How effective is recycling in SIS?


The recycling bins are available in every classroom in SIS.

Walking through the hallways around SIS, you may have encountered colorful recycling bins with different labels to separate waste. With a growing global awareness of sustainability, recycling is a practice that schools, including SIS, have also aimed to promote. So what has SIS done to increase recycling and how effective are such efforts?

The main recycling method at SIS are the recycling bins in every classroom. Theoretically, the three different bins made for three different materials–paper, cans, and plastic–can facilitate the separation and grouping of waste. However, this process did not go as planned.

“I have found that many students end up not paying attention to putting their waste in the right bin,” Minji Kim (10), said. “Most of them throw away their trash during transitional periods, so they are usually too busy or distracted to separate it.”

This is demonstrated by the blue waste bin usually present next to the recycling bins. The unlabeled blue bin can be seen as an all-encompassing waste bin, leading students to use the blue waste bin for all of their trash instead of compartmentalizing it into the three recycling bins. A quick look inside the blue bin shows that this is true; items like water bottles, papers, and drink cans, all categorizable in the three recycling bins, are in the blue bin. Meanwhile, the recycling bins are all empty. 

“As far as I know, the custodians end up sorting through the blue bins and separating the trash,” Stephen Shifflett, English 10 teacher, said.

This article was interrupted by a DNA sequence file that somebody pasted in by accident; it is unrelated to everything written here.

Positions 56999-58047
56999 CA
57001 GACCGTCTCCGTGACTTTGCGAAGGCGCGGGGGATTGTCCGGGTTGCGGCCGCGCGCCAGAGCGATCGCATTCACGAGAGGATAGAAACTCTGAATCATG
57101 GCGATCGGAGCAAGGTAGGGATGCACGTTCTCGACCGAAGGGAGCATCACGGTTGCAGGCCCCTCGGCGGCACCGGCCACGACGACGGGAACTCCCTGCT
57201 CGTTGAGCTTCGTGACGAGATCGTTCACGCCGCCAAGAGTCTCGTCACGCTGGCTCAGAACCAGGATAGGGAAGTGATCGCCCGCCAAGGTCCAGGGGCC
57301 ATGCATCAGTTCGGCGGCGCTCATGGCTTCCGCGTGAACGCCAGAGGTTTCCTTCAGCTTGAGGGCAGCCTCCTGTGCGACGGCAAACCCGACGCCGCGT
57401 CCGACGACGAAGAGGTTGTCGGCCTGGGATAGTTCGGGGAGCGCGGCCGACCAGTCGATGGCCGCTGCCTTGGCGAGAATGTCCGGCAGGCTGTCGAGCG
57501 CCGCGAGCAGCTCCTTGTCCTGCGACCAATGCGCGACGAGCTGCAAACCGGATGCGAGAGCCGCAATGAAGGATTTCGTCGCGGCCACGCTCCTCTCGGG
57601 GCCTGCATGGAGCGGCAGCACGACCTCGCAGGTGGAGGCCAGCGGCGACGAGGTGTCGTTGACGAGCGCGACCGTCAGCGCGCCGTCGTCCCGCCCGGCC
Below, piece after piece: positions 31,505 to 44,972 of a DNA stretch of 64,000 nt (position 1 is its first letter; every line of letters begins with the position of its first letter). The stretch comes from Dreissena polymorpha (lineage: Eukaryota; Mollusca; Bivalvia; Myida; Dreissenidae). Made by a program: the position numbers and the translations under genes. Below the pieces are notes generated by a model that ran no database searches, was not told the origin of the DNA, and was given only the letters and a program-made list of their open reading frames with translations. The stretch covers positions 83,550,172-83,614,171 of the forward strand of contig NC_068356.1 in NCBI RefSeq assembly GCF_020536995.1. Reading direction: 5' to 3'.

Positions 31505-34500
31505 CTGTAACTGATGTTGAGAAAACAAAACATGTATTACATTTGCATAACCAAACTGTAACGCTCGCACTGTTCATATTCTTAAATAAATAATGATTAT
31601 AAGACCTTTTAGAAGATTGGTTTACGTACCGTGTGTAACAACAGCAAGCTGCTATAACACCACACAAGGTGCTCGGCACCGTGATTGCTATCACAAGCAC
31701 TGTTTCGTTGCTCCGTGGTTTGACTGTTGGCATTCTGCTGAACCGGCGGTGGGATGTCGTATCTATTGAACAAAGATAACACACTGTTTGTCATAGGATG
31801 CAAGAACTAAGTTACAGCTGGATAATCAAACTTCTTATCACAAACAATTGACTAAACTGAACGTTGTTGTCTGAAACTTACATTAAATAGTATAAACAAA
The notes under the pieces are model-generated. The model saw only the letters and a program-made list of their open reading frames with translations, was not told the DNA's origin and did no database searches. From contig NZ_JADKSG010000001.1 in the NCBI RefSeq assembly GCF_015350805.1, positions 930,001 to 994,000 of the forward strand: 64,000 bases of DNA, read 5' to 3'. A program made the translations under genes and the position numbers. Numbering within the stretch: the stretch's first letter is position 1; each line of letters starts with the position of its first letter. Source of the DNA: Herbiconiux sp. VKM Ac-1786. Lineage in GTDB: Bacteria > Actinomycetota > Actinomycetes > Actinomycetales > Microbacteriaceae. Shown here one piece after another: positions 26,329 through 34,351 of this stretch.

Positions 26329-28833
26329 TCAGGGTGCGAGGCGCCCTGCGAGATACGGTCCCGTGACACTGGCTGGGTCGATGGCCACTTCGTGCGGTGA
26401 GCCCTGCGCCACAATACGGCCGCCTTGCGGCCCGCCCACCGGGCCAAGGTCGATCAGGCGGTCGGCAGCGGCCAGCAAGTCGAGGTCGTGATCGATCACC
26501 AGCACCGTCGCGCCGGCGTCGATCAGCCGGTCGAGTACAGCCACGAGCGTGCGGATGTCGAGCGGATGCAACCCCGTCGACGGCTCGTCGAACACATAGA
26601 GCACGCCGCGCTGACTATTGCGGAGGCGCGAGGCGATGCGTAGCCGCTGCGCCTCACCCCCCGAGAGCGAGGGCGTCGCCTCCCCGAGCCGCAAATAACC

Since the recycling bins seem to be unsuccessful, what other methods can encourage recycling at our school?

There could be ways to make the original methods more effective. For example, a recycling contest between grades or classes, which could measure how well the separation in recycling bins was done, might encourage recycling among the students while still making the activity seem less like a chore. 

Decreasing the amount of trash to recycle may be helpful as well. Many students end up buying plastic water bottles from the school store rather than bringing a reusable water bottle from home. By bringing a reusable bottle, students can decrease the number of plastic bottles that need to be recycled, therefore decreasing the amount of trash produced.

The administrative team could also contribute to this change. Simple actions like changing the packaging of school items into paper bags or raising awareness about the importance of recycling through announcements may be good first steps.

Although it may seem like a chore, starting with small activities like recycling can help to create a more sustainable school environment.